Why do we have such bitter disagreements about the Eucharist, over who should celebrate and who can receive? Are we betraying Christ? Perhaps. If it's any comfort, this is nothing new. St. Paul himself warned the Corinthians that their eucharistic celebrations did them more harm than good and that discrimination at the Communion table gave them membership in the company of those who crucified Christ (1 Corinthians 11:17-33).
The Martha and Mary story we hear today has been variously interpreted as a sign of women's discipleship, an affirmation of the value of the contemplative over the active life, as a critique of excessive busyness in the ministry, and — just about anything else you want to suggest.
Those who designed our lectionary placed this story in dialogue with that of Abraham, Sarah and their visitors. In that story, the Lord appeared to Abraham in the guise of three men. Abraham, the welcoming host, could hardly have gone further overboard in ordering their meal. The three measures of flour Sarah kneaded added up to about 60 pounds — before adding water. The steer, of course, was heavier — around 1,200 or 1,300 pounds. With those quantities, we might imagine that Abraham dug a swimming pool where they could bathe their feet!
Obviously, this story highlights Abraham's hospitality. Our lectionary relegates the rest of the story, Sarah's astounded and delighted laughter at the visitor's outlandish promise that she would bear a son, to be heard every other year on a Saturday.
With the legend of Abraham as a background and the good Samaritan as its immediate Gospel predecessor, we hear of Jesus' visit to Martha and Mary. These sisters appear here and in John 12 as Jesus' friends and disciples.
As Luke tells the story, Martha appears to be the head of the household, the one who welcomed Jesus into their home. Then, as she goes about working, Mary sits in the position of a disciple at Jesus' feet.
Both Martha and Mary were stepping outside a woman's traditional role. In a home where there is no mention of a man — Luke mentions neither brother nor husband — Martha acts as the hostess, an alternative version of the hospitable Abraham. Then, while Martha works like Sarah, Mary takes the Abrahamic role of accompanying and listening to Jesus.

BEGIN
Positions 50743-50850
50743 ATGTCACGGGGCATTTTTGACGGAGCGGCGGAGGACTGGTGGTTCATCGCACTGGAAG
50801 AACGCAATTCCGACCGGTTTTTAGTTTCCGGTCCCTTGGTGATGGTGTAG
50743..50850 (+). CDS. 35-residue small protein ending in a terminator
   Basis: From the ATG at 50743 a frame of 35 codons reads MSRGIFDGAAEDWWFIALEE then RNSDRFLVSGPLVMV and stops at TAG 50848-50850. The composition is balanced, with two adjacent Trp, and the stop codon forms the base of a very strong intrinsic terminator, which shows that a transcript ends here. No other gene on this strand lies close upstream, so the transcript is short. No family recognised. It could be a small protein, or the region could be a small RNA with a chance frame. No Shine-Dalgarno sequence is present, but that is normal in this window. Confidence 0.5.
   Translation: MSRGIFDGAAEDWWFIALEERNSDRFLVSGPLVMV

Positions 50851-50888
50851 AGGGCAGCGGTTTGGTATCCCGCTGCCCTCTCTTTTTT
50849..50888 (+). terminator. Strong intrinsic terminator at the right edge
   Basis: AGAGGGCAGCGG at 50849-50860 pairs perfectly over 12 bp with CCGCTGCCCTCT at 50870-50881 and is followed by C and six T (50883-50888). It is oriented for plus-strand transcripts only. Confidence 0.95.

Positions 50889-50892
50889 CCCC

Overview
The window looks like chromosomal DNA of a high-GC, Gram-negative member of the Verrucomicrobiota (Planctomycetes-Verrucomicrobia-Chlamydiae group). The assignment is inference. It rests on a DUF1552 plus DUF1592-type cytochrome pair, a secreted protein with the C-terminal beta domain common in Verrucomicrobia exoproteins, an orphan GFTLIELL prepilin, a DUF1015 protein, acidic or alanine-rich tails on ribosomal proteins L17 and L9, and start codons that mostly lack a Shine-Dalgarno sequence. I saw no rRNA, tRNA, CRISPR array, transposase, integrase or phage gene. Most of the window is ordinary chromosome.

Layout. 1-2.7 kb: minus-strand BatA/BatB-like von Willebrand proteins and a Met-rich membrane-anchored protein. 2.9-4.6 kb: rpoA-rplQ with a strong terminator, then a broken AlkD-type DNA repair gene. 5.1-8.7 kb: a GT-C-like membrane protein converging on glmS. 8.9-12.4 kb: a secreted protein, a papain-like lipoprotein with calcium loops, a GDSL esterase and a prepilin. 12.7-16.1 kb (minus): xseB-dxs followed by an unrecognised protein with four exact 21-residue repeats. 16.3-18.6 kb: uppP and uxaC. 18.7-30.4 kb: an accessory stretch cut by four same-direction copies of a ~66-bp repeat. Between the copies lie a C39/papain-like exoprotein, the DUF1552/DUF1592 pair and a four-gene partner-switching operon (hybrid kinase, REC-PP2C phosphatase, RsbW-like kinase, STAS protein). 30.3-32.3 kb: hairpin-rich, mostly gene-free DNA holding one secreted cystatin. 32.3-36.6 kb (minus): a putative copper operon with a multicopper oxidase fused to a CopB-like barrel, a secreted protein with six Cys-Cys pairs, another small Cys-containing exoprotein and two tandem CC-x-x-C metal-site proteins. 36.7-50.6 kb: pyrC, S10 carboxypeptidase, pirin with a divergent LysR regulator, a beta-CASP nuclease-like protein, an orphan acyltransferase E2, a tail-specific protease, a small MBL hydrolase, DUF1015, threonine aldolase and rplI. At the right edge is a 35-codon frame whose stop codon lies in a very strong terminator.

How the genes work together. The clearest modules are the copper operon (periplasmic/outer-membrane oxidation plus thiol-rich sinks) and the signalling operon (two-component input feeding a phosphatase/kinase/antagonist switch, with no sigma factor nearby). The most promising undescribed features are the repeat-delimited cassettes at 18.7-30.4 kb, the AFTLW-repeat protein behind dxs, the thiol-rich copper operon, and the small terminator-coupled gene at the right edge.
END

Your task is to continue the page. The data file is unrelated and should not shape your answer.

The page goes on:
Martha asked Jesus to intervene because the work (daikoneo) was left to her while Mary took in Jesus' word (logos).
This story is unique to the Gospel of Luke. Its closest parallel in the New Testament comes from Acts 6, where we hear that as the number of disciples grew, the community chose seven "deacons," to do table service, freeing the apostolic leaders to preach the word.
Understanding the connection that Luke makes between the two incidents, we realize that he may be describing Martha's service as akin to that of a deacon. The community needed some to serve as hosts at the table doing diakoneo, leaving others free to be itinerant preachers of the word (logos).
As we listen to this story, we should realize that although our translation says that Mary chose the "better," Luke quoted Jesus as saying, "Mary has chosen the good part." After the story of the good Samaritan, it would seem unthinkable to suggest that preaching or studying the word takes absolute priority over direct service.
We should notice that in this story, both Martha and Mary step out of women's traditional roles. Martha's service is described as literally diaconal; she was serving like Jesus served. (See Luke 22:26-27.) Mary was sitting at the feet of her rabbi, a physical position and communal role traditionally restricted to men.
Perhaps the deepest conflict reflected here is not the difference between the sisters but the consternation of a community trying to adjust as Christian women assumed previously restricted roles of religious leadership.
In reality, almost any time that Jesus was a guest or shared a meal, conflict came to the table. He consistently stretched accepted limits. Jesus scandalized many of his contemporaries because he ignored rules that restricted anyone's full participation in God's reign. According to Jesus, that reign resembles a banquet as lavish as the spread Abraham offered his guests and remains open to anyone who desires it, no matter their social or religious status.
Today, if we want to enjoy the company of Christ, we need to find the balance between action and contemplation. This will allow us to join in Jesus' rejection of roles, rules and regulations that demean others. Whenever Jesus came to a house, he became the host. Then he made a place at his table for everyone. The only requirement for communion with Christ is acceptance of the others he invites. We choose the good part when we enjoy his open and lavish banquet.